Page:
A few years ago, actor Shameik Moore was watching the “Ultimate Spider-Man” animated series when a new version of the web-slinger appeared on-screen.
“I was like, ‘Wait a second, this guy is black,’ ” Moore tells The Post. “I focused on him harder and realized he looked just like me.”
The character was Miles Morales, a black-Latino version of the classic Marvel character, introduced seven years ago.
And Moore, 23, isn’t talking about the character looking like him in an abstract, representative kind of way. He’s talking about a literal resemblance. Both he and the hero have the same handsome face, the same short-cropped hair.
The resemblance was so remarkable that a fan took a photo of Moore, who had recently starred in the 2015 indie hit “Dope,” and posted it on Reddit beside an image of Morales.
Moore, an Atlanta native, embraced the likeness and began scribbling in his journal over and over, “I am Miles Morales, I am Spider-Man.”
Someone in Hollywood was also paying attention, because Moore eventually became Miles Morales: He voices the character for his big-screen debut in “Spider-Man: Into the Spider-Verse,” out Friday.
He won the role after the filmmakers spotted him in “Dope” and asked him to record an audition tape, in which he read a few pages of the script.
The animated film centers on Morales, an outcast Brooklyn teen who gets bitten by a genetically enhanced spider and gains superpowers.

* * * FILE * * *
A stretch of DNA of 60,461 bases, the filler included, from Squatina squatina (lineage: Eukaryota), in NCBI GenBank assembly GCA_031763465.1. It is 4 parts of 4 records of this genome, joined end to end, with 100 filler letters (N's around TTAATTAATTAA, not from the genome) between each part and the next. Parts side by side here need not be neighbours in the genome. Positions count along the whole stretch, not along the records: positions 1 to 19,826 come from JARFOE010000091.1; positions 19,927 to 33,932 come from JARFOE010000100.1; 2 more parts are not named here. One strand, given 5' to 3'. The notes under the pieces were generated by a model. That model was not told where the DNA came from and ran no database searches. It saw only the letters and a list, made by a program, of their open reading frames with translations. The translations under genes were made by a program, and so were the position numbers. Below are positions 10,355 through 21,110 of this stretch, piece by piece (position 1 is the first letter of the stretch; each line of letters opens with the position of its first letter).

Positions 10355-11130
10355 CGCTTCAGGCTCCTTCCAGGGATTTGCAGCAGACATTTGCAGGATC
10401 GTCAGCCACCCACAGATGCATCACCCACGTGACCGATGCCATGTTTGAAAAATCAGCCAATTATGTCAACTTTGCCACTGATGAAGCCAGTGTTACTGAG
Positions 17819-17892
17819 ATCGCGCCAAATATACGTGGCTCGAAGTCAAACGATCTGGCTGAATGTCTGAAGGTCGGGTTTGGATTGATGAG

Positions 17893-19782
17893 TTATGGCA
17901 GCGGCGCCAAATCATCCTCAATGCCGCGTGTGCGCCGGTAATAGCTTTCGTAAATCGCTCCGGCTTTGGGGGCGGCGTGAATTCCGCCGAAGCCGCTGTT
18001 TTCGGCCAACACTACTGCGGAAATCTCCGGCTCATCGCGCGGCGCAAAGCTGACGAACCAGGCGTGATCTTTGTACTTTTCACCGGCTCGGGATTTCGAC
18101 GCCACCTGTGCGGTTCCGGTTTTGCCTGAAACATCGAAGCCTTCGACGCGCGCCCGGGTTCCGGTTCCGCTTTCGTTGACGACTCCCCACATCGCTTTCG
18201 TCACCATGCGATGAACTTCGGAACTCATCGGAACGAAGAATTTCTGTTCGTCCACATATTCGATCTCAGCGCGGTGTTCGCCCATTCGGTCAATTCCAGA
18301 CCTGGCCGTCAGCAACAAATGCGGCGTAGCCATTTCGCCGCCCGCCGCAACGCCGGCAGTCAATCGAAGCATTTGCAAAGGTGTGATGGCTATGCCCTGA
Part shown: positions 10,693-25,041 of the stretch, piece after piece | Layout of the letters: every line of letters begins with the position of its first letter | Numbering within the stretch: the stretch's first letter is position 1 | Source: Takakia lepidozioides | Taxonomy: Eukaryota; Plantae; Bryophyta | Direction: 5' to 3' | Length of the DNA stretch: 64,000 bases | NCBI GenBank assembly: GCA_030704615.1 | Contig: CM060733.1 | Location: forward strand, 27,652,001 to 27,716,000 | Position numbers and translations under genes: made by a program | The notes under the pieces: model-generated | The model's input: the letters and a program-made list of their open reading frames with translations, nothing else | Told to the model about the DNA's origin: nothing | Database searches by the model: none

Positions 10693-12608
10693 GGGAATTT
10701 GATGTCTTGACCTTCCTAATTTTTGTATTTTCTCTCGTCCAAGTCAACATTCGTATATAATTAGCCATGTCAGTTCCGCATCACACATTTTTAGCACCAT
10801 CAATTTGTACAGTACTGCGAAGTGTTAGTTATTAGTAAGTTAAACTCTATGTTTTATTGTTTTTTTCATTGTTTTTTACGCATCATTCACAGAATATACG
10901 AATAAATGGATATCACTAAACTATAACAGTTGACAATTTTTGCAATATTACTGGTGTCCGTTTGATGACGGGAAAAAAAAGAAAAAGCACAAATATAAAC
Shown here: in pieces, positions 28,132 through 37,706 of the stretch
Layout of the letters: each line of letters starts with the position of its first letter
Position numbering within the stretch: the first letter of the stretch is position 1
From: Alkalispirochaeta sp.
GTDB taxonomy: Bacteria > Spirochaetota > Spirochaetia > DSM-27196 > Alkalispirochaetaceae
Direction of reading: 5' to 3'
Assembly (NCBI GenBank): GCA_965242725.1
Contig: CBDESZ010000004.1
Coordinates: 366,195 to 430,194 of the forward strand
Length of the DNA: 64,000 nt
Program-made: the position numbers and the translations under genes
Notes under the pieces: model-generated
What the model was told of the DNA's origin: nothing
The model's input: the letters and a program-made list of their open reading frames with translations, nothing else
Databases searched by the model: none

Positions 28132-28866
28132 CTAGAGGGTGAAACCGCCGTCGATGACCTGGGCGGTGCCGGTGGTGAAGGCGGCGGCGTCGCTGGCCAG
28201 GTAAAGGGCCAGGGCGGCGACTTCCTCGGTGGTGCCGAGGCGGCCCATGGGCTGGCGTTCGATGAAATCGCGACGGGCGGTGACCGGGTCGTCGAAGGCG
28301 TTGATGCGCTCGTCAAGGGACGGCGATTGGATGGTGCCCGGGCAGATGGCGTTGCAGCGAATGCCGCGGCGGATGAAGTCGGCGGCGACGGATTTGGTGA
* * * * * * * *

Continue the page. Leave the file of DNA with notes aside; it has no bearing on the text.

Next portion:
Moore likes that Morales is getting wider exposure.
“We need different kinds of heroes,” the actor says. “It’s important to be represented out in the world. There’s going to be a biracial kid who sees this movie and relates to the character. He’ll feel like [I did] when I saw Miles Morales, which pushed me to write, ‘I am Spider-Man.’ That put me in this position. Hopefully it happens to the next kid.”
The filmmakers were definitely interested in the next thing. The film’s three directors — Bob Persichetti, Peter Ramsey and Rodney Rothman — have said that they wanted Morales to be the focus so that this Spider-Man would be “representative of what it’s like in 2018 America or the world,” Persichetti tells the Guardian.
And the character is inspiring fans.
“It’s justification for your own imagination,” says Omar Holmon, 33 of Crown Heights, who co-founded the website Black Nerd Problems. “It’s like, I’m not crazy for wanting to be that superhero or creating a character like him. You see new routes open up.”
Peter Parker had been Spider-Man since his debut in 1962. After Barack Obama’s 2008 election, Marvel began to think about introducing a new version of its marquee hero.
Morales hit the comic pages in 2011, before spinning out into other media.
The late Stan Lee always said one of the most attractive things about Spider-Man was that his costume covered his whole body, allowing everyone to imagine it was them under the mask. Spider-Man could be anyone. And now he is.
“These stories affect how we see other people and how we think of ourselves,” says Larry Fellows III, 33, a Morales fan who lives in Bushwick and works in retail. “Especially in a world where young black and brown people feel invisible or often vilified.”
Anthony Otero, 44, a higher-education specialist from Harlem and a longtime comic book fan, says he’s especially excited that “Spider-Verse” won’t shy away from Morales’ biracial background.
“To see him switch between Spanish and English is a big thing,” he says. “It makes a lot of us feel seen.”
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